Remote Monitoring Report

Continued dryness could worsen the food security situation in Benguela and Kwanza Sul

April 2014
2014-Q2-1-1-AO-en

IPC 2.0 Acute Food Insecurity Phase

1: Minimal
2: Stressed
3: Crisis
4: Emergency
5: Famine
Would likely be at least one phase worse without current or programmed humanitarian assistance
FEWS NET classification is IPC-compatible. IPC-compatible analysis follows key IPC protocols but does not necessarily reflect the consensus of national food security partners.

IPC 2.0 Acute Food Insecurity Phase

1: Minimal
2: Stressed
3+: Crisis or higher
Would likely be at least one phase worse without
current or programmed humanitarian assistance
FEWS NET classification is IPC-compatible. IPC-compatible analysis follows key IPC protocols but does not necessarily reflect the consensus of national food security partners.
FEWS NET Remote Monitoring countries use a colored outline to represent the highest IPC classification in areas of concern.

IPC 2.0 Acute Food Insecurity Phase

Presence countries:
1: Minimal
2: Stressed
3: Crisis
4: Emergency
5: Famine
Remote monitoring
countries:
1: Minimal
2: Stressed
3+: Crisis or higher
Would likely be at least one phase worse without
current or programmed humanitarian assistance
FEWS NET Remote Monitoring countries use a colored outline to represent the highest IPC classification in areas of concern.

Key Messages

  • After a late start of the seasonal rains in Benguela and Kwanza-Sul Provinces, irregular rainfall and dryness has been experienced in these areas throughout much of the season. According to the local cabinet for food security (GSA), this will be the fourth consecutive year of abnormal rainfall patterns in these areas. This dryness has resulted in lower river levels and the drying up of small rivers, which might negatively impact Nacas or flood recession cultivation in these provinces.

  • Even though government food assistance is being provided to households in Cunene and Namibe Provinces, the assistance has not improved household food security outcomes in the targeted areas due to the inefficiency of the distribution system. In parts of Benguela and Kwanza-Sul cropping is no longer viable due to dryness and poor households continue to abandon their small plots and migrate into the cities. Stressed (IPC Phase 2) acute food insecurity outcomes are expected to persist in all four areas through September.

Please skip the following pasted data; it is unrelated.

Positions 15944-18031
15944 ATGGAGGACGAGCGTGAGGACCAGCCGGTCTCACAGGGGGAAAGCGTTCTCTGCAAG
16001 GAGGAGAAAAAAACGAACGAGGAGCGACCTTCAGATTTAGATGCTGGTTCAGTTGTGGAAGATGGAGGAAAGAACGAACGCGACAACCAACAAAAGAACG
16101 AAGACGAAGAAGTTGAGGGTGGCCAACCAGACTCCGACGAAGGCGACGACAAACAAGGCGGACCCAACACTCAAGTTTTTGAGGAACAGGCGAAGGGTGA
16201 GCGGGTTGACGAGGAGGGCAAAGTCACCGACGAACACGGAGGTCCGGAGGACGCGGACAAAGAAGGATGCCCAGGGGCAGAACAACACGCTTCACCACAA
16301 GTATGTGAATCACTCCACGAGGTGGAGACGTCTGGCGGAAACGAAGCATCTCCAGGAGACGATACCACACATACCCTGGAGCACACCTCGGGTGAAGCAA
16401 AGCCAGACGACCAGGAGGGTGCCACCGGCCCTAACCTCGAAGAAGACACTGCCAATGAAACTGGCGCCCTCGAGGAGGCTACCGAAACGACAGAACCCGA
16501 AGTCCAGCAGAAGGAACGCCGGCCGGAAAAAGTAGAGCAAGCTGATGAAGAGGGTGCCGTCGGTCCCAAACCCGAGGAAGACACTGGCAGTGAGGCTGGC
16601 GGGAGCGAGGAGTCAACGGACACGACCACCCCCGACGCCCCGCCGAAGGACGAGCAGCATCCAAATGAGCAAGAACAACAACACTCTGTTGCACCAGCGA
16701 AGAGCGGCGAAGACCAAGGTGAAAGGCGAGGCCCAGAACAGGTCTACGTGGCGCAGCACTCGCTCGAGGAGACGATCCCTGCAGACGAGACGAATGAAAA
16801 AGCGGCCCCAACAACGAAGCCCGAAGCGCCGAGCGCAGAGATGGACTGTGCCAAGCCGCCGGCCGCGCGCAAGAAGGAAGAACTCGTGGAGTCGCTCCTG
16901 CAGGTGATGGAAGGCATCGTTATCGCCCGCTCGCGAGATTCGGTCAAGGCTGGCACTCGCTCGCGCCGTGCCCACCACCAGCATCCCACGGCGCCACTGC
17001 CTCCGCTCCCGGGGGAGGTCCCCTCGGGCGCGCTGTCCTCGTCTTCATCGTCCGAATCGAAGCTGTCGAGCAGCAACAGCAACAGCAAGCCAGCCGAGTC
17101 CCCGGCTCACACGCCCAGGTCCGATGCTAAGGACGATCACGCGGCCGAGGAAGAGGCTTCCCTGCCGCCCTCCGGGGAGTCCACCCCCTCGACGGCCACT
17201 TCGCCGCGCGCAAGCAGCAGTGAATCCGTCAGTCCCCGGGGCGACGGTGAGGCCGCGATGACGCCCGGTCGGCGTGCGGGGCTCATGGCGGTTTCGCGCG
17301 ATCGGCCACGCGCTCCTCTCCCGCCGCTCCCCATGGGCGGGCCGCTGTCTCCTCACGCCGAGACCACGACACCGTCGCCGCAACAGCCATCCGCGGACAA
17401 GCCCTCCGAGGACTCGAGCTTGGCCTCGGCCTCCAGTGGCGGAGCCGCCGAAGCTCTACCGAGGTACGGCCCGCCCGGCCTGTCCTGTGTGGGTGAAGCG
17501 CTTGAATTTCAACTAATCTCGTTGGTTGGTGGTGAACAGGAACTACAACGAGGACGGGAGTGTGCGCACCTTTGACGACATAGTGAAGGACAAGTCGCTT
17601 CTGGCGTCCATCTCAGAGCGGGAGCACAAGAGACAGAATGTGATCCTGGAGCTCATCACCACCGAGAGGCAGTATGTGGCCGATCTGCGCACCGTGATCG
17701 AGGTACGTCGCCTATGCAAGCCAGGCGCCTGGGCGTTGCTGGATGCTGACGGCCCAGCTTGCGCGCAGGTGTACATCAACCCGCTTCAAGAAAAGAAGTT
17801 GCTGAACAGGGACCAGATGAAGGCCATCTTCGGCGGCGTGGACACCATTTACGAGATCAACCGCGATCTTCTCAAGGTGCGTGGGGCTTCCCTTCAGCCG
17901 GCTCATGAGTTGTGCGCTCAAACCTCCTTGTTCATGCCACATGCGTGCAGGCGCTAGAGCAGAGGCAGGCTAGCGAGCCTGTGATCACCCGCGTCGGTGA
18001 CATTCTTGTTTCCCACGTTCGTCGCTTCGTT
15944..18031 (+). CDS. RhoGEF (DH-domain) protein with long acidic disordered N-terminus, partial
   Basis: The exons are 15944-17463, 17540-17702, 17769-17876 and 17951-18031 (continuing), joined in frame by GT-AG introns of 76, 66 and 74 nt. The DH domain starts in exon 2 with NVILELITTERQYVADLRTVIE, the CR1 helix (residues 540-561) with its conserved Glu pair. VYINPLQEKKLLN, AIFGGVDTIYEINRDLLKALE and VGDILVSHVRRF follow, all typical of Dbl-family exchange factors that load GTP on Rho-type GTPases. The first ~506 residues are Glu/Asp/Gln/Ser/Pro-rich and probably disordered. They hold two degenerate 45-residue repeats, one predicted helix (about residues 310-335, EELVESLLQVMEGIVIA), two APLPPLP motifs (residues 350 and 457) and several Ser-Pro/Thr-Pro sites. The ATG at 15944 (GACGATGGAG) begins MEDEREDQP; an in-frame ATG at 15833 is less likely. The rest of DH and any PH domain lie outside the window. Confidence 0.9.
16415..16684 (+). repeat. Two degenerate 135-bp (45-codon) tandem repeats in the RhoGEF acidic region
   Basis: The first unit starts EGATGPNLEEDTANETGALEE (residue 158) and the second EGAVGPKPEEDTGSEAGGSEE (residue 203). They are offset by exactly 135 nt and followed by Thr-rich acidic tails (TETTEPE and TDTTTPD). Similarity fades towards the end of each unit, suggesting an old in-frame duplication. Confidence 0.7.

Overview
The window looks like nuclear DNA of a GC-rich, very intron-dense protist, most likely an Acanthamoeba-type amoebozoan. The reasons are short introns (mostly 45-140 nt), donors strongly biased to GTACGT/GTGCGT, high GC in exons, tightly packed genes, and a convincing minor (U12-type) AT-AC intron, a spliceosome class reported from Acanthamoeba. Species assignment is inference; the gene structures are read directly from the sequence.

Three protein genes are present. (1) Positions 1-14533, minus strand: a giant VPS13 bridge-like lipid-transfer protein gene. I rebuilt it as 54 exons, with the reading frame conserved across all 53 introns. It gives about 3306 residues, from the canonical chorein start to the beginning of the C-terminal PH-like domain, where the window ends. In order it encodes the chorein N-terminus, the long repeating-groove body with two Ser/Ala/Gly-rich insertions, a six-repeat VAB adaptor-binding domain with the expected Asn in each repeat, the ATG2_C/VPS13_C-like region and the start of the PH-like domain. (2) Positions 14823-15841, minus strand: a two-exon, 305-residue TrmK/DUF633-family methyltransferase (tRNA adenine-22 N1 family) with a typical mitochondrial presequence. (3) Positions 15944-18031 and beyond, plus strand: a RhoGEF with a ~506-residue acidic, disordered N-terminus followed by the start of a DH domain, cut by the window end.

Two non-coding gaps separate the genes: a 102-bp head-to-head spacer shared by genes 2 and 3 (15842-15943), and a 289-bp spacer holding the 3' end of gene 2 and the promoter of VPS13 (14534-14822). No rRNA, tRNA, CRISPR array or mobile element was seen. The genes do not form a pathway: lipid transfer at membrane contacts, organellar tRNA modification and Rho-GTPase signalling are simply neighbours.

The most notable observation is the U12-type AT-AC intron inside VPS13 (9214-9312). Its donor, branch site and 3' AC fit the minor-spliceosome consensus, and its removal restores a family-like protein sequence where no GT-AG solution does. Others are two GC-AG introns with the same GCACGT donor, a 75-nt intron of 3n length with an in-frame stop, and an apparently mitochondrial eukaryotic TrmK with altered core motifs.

Zone

current anomalies

projected anomalies

Southern livestock, Millet and sorghum The area of food crops planted in Cunene and Namibe is significantly lower this season and there is reduced availability of staple foods in the homestead areas that Pastoralists migrated from. The cumulative effect of 2 consecutive droughts and the current rainfall deficits might continue to erode the ability of local pastoralists to produce milk, meat, and cereals in order to sustain their livelihoods due to increasingly longer distances travelled.
Coastal fish, horticulture and non-farm income Cropping in Benguela and Kwanza-Sul was not viable due to the lack of rainfall during the main season. Some households in Porto Amboim, Seles, and Sumbe are starting to prepare land in anticipation of improved rainfall for the remainder of the season. Dryness and lack of adequate humidity might complicate the Nacas cropping season due to the lack of flooding this monsoon season.

 

Projected Outlook Through September 2014

National
  • Above-normal rainfall in some parts of the center of the country (mostly center-east of Huambo, eastern parts of Bié, and Northern Huila) could negatively impact the projected cereal harvest through potential damage by run-off.;  The western areas received poor seasonal rainfall and this could impact crop and pastoral conditions. The rest of country had a normal growing season and some areas are preparing for the main harvest.